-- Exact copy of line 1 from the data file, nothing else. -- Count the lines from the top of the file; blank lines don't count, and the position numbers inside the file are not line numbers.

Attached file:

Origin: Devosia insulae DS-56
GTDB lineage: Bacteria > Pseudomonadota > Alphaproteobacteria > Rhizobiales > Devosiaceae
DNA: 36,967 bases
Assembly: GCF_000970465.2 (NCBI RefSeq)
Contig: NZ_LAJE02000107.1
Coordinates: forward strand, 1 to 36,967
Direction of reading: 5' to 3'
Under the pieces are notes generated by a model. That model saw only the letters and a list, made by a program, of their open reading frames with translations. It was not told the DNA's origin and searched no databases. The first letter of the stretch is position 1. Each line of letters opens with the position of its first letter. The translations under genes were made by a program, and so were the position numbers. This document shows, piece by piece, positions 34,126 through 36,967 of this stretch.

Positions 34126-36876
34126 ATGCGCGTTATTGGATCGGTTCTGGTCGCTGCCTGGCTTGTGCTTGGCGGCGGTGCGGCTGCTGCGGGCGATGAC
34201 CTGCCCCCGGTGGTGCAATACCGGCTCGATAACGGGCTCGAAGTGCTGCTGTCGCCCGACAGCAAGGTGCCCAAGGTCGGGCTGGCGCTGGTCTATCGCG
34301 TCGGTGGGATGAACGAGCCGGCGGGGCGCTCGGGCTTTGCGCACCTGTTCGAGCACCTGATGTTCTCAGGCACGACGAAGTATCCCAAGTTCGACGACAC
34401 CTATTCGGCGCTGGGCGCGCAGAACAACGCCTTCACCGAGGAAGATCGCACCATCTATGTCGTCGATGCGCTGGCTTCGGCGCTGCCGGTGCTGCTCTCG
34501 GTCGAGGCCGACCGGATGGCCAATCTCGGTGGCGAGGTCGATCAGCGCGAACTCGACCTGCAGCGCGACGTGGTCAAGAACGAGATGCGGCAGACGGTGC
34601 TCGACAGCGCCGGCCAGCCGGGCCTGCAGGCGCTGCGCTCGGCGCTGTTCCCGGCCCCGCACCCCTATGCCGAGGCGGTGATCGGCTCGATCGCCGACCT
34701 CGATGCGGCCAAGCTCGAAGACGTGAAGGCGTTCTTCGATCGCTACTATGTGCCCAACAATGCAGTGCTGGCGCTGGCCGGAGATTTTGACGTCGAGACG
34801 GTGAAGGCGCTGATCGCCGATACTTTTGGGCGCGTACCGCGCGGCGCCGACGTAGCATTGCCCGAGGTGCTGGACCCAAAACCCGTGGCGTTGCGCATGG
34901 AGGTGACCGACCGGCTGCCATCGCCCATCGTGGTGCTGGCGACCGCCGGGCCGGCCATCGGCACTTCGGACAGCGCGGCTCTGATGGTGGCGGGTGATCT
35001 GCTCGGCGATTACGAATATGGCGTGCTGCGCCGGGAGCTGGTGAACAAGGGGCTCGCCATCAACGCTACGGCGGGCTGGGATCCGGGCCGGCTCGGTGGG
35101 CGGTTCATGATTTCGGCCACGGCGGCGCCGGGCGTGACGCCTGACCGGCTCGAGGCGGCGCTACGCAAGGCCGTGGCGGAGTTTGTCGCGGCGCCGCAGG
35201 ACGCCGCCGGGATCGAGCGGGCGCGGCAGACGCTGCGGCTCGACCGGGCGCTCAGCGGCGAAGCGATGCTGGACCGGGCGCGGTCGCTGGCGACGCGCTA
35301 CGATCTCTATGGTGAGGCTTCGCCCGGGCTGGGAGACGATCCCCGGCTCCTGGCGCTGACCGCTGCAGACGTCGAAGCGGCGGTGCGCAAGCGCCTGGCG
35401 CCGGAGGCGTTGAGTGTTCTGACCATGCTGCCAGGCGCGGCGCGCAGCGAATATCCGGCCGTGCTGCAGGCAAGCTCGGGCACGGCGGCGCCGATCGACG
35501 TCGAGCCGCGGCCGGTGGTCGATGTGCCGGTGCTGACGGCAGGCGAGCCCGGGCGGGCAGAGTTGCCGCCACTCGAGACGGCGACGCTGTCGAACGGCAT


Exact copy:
Origin: Devosia insulae DS-56